Jeff Bagwell, the former MLB star is apparently not a big fan of the popular movie ‘Moneyball’ by Brad Pitt, and even goes as far as to say that it’s a ‘farce’. Moneyball has been ranked as one of the best movies of all time, but someone seems to have stated a different opinion about it on Tuesday night. Bagwell currently acts as an announcer for Astros went on a full-on rant about the movie during Tuesday’s broadcast, while calling out the fake aspects of the film.
Bagwell scoffed at the film and said, “I just think Moneyball’s a farce”. “They had the three best pitchers in baseball. You could have stuck anybody out there. My son’s 15-year-old team, they could have been out there with those three pitchers and they get all this hype,” Bagwell grumbled. “I just – I don’t know – whatever.” The movie, Moneyball is one of the best sports movies in Hollywood which stayed in line with the book, for the most of its part.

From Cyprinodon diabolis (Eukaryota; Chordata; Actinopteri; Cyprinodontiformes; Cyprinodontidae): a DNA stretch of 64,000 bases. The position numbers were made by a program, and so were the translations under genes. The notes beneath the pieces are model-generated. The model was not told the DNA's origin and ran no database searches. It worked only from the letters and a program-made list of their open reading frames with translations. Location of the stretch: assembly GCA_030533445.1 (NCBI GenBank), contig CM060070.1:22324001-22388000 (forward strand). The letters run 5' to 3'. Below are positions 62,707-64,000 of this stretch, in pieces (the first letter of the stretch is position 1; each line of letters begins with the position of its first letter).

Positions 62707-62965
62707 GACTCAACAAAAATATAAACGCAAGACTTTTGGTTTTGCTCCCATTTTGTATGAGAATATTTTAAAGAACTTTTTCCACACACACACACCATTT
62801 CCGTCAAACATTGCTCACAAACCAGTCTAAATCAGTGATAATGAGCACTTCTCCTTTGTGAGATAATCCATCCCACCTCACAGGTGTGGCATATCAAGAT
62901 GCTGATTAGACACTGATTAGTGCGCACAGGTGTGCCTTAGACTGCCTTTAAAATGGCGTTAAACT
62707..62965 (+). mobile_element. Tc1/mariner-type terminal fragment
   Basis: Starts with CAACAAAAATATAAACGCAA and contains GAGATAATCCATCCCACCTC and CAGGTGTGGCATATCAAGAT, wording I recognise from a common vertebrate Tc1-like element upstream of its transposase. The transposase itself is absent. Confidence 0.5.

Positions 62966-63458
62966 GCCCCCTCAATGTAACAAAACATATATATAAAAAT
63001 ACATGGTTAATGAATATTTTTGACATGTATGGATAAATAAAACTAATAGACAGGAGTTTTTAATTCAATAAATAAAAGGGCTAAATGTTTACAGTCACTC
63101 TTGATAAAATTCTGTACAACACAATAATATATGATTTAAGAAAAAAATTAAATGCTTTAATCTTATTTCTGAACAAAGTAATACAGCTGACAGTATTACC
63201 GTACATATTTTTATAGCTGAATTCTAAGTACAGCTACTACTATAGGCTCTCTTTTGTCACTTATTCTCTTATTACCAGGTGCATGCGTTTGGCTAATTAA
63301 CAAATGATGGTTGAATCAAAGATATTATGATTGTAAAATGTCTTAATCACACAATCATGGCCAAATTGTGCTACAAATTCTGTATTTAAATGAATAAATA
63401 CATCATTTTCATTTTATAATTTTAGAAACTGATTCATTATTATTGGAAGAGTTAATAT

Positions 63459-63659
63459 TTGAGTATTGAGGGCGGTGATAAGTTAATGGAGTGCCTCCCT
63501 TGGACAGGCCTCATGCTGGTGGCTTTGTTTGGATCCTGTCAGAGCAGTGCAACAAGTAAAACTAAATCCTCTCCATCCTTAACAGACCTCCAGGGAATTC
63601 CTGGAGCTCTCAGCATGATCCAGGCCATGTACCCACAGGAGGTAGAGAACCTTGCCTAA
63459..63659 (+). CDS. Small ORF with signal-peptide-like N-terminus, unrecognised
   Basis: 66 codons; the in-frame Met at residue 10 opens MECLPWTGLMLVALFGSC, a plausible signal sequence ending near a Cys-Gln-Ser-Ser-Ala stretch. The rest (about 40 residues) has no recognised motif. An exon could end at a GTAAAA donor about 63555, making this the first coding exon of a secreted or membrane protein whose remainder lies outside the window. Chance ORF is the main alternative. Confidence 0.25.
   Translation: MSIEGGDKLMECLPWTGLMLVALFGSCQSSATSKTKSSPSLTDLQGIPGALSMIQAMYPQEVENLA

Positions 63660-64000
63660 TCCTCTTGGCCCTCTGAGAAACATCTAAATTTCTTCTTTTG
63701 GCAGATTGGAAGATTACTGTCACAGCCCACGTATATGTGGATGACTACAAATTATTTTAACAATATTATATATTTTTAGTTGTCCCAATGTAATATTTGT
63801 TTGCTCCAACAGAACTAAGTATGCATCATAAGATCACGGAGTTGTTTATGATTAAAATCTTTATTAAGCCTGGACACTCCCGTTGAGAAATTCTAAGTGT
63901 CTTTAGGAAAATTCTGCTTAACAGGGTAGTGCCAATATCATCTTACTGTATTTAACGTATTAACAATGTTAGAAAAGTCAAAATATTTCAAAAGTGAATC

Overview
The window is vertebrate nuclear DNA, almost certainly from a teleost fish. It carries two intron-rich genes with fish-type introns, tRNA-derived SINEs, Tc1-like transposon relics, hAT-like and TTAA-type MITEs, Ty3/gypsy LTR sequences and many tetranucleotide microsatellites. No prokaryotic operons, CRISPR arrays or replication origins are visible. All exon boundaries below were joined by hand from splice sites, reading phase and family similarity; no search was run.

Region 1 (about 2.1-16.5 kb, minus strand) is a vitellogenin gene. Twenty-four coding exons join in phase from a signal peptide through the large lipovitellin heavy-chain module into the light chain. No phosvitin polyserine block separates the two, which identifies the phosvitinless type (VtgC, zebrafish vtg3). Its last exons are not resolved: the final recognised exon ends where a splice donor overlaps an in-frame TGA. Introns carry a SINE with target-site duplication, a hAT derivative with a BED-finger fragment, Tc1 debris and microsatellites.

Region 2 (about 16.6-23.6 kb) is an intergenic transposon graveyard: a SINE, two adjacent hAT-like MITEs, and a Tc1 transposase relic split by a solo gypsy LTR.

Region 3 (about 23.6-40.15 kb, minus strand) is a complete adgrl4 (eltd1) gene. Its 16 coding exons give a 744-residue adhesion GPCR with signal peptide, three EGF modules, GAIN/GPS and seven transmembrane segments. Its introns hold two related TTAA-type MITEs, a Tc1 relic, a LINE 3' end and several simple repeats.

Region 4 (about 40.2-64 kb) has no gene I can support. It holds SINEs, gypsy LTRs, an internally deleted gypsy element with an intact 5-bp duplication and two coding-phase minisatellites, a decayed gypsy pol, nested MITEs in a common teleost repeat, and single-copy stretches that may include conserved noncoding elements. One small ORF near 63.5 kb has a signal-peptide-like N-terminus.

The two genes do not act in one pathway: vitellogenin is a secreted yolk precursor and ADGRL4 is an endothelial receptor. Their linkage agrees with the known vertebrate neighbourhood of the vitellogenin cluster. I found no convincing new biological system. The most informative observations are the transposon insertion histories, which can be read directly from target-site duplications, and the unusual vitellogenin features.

Jeff Bagwell is not a fan of the popular baseball movie ‘Moneyball’
The movie, Moneyball while taking a few liberties painted the image of the 2002 Oakland Athletics as being more of an underdog than they appear. Not only is Bagwell not a great fan, but during the broadcast on AT&T SportsNet SouthWest ‘audibly groaned and asked if he could comment on it”, as stated on audacy.com.
While Jeff Bagwell stated, “The Braves won for 15 years, with Maddux, Smoltz, and Glavine,” Bagwell said. “Mixed in some other great starters around them, they had to score three runs a game and they won 15 years in a row. Why don’t they call them the Moneyball team?”
Though he did have a fair point, as the movie focuses more on the A’s having Scott Hatteberg, and Chad Bradford on their roster. Bagwell promptly referred to Tim Hudson, Mark Mulder, and Barry Zito who were absent from the film but were a large part of the success of the film ‘Moneyball’.
The film opted to focus more on the part where Billy Beane’s ability to find hidden gems like Scott Hatteberg and Chad Bradford. Though in the end, the movie ‘Moneyball’ depicts Oakland’s ability to compete in the American League despite having one of the lowest payrolls in all of baseball.